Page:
Hot Tuna’s bassist, Jack Casady, got his musicial start around age 12.
Born and raised in Washington, D.C., Casady said his father was a dentist; his mother’s side of the family were all lawyers and civil engineers.
“My dad had a four-string banjo up in the attic (that I) discovered around 11 or 12 years old, and he had a Washburn guitar. To make a long story short, the guitar disappeared and reappeared around Christmas time 1956, with a little note that said ‘this entitles you to 12 guitar lessons’ at a local music store. I started playing guitar and I loved it. I added bass guitar at age 16, so I was playing both bass and guitar when I moved out to California and joined Jefferson Airplane in 1965.”
Casady’s love for music inspired him to start performing at a young age.
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“I was in bands that would play Ray Charles covers, stuff like that” he said. “I had been playing professionally for seven years — from age 15 to 21 — before I moved out to California, in all the club circuits in the East Coast area. D.C., Wildwood, N.J., all over the place.”
Hot Tuna grew from the minds of Casady and his guitarist friend and Jefferson Airplane bandmate, Jorma Kaukonen.
“There wasn’t really anything to ‘get together,’ Jorma and I were buddies,” Casady said. “We enjoyed a lot of the same music. I love the Delta music and Reverend Gary Davis, stuff like that.”
The pair used their downtime to pursue other musical passions beyond the psychedelic sounds of the iconic Jefferson Airplane.
“Jorma’s three years older than I am, so when he went off to college in 1959, he came back after learning that approach to the guitar, with a thumb pick and two fingers,” Casady said. “I just love that. I love that you can hear that kind of music and the guitar work, it has the basslines going on with the thumb and the other fingers controlling rhythm and melody. It was like hearing two hands on the piano, but it was on the guitar.”
When the pair wasn’t at work with Jefferson Airplane, Casady said they began to develop Hot Tuna’s sound.
“Hot Tuna was born out of that. We started opening up for Jefferson Airplane, doing our own material. And then we started being brave enough to book our own shows and make that first Hot Tuna album with RCA in 1970,” he said.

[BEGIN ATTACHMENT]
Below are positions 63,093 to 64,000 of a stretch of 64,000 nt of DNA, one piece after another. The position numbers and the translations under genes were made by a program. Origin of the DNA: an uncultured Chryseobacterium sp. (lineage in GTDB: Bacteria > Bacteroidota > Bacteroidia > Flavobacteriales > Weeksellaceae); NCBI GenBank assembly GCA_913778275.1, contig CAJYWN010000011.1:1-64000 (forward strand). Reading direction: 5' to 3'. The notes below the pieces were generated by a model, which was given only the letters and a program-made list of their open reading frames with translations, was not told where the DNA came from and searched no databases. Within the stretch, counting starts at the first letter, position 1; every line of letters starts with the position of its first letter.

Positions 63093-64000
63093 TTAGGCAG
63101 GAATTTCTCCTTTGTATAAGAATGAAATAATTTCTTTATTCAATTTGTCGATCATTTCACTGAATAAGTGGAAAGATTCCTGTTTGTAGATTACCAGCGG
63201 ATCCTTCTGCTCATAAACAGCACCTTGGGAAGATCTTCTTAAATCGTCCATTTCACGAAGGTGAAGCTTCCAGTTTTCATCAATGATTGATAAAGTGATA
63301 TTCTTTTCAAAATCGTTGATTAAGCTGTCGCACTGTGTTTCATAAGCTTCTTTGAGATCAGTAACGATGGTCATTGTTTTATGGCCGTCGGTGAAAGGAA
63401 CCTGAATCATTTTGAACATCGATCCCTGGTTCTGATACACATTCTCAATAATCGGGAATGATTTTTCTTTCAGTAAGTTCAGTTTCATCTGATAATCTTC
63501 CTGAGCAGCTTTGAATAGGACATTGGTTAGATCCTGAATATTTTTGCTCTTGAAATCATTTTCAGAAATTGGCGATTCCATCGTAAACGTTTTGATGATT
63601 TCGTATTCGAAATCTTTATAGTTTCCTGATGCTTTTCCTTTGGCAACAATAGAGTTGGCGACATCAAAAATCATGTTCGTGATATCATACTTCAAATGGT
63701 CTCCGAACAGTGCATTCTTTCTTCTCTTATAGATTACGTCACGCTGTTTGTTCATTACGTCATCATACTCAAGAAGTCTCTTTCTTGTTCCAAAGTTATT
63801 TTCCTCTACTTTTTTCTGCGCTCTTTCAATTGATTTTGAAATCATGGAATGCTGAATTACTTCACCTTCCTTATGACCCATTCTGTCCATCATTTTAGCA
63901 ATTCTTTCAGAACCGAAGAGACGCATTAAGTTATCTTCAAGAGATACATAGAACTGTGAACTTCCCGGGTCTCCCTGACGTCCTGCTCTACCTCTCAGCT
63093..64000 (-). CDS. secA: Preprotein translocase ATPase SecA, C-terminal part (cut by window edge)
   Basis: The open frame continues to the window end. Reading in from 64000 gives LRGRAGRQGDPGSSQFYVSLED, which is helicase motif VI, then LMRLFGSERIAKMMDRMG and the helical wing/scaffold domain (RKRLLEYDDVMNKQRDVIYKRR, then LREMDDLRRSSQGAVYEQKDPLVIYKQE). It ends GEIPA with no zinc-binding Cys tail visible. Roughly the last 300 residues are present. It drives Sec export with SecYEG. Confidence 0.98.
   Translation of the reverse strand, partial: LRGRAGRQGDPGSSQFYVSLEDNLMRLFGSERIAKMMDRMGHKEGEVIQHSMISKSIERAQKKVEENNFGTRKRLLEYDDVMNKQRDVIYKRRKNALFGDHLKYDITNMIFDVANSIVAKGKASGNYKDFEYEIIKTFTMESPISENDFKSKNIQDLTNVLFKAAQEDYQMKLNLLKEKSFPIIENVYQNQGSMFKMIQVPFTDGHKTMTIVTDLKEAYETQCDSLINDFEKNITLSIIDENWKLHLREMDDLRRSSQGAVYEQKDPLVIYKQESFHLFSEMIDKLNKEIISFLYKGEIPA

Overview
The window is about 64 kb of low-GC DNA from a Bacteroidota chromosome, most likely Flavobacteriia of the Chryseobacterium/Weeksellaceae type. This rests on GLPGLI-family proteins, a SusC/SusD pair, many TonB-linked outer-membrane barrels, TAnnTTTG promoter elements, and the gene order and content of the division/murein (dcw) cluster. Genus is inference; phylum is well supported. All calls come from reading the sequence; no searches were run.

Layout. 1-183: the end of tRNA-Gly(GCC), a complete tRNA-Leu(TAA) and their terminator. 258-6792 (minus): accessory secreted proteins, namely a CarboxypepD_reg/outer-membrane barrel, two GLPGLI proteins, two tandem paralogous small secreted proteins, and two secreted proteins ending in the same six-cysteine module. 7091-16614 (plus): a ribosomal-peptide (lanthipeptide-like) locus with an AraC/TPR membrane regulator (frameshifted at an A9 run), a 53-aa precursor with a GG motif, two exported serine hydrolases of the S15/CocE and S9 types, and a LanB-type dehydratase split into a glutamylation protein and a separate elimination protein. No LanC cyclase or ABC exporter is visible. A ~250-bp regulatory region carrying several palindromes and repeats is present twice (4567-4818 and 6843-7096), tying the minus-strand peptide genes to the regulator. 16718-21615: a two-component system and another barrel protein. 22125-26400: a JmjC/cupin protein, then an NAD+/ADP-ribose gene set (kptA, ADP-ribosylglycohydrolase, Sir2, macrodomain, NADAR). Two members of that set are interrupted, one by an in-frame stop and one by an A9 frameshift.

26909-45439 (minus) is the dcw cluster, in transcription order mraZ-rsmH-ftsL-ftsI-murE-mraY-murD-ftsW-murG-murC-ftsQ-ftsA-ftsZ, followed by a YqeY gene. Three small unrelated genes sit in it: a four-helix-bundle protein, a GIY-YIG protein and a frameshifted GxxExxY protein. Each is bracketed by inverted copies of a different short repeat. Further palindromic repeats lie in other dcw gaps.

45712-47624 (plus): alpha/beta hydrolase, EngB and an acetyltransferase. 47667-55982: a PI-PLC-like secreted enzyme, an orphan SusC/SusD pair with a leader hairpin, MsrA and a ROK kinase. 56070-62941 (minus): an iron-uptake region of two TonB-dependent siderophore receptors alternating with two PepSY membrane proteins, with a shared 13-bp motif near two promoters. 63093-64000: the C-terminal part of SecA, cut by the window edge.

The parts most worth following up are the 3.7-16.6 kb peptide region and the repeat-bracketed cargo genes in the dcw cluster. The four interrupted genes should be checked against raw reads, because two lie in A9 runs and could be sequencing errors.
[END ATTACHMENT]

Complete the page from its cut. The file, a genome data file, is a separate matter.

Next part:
Casady has a deep respect for all the great bass players, but can’t pick just one favorite. His style comes from several influences throughout his career.
“In the electric bass world, there were very few when I started out playing. I would have to say the people that I heard use the electric bass were in the country world or the rhythm and blues world,” he said. “James Brown comes to mind as the first real sound that the electric bass guitar changed the sound of the band and the intricacy of the syncopation. It came up through that band, but I didn’t try to mimic any of that.”
He also cites influences from the jazz world, including Charles Mingus and Ray Brown.
“What I heard from them, the melodies that they were playing, influenced me, not so much in the jazz style, but in the ability to orchestrate the music in terms of the bass guitar where I wasn’t just stuck in the rhythm section. I could move up into the cello range and play some of the melody. Of course when I’m playing with Jorma, and he’s playing his finger-style guitar, the bottom wouldn’t fall out of the music because he was holding that together with his thumb on the guitar. That allowed me to move around the bass part like a classical orchestra. It would hold together.”
The band has been making music for 45 years, but they still treat every performance with the same respect as when they first started.
“We try to make every show important,” Casady said. “Every night we hit the stage, that show is the most important one we’ve ever played. So, what I’m looking forward to is what I’m yet to experience when we come out there. The past is the past, and here we go looking forward to the next show always. We will be playing electric, in the trio format. We haven’t done that in a long, long time. That’s going to be interesting. The trio electric format opens us up to a little different framework than we have say, a second guitarist. We’re looking forward to it, can’t wait!”
Casady believes that good music takes time and preparation, not just inspiration and luck.
“A lot of people involved in music think you either have talent and it comes easy to you, or you don’t have talent and you shouldn’t do it,” he said. “It’s really 90 percent about hard work and learning the instrument inside and out. There are some people who have to spend more time to learn the same thing that other people come along and learn at a quicker pace. That really doesn’t matter. What matters is that you have the passion for the music and you’re willing to put in the time that’s necessary for you to make advancements on the instrument. Hopefully, you will prepare properly and thoroughly enough so that when luck and timing play their part, you’re ready to take advantage of what will come by your way.”
The band promises to deliver a memorable experience, and a truly unique performance.
“I think if you want to hear good live music, and live music that’s of the moment, I think you should come and hear us,” Casady said. “It’s going to be fun. We always like to present a variety of different songs and material with different directions.”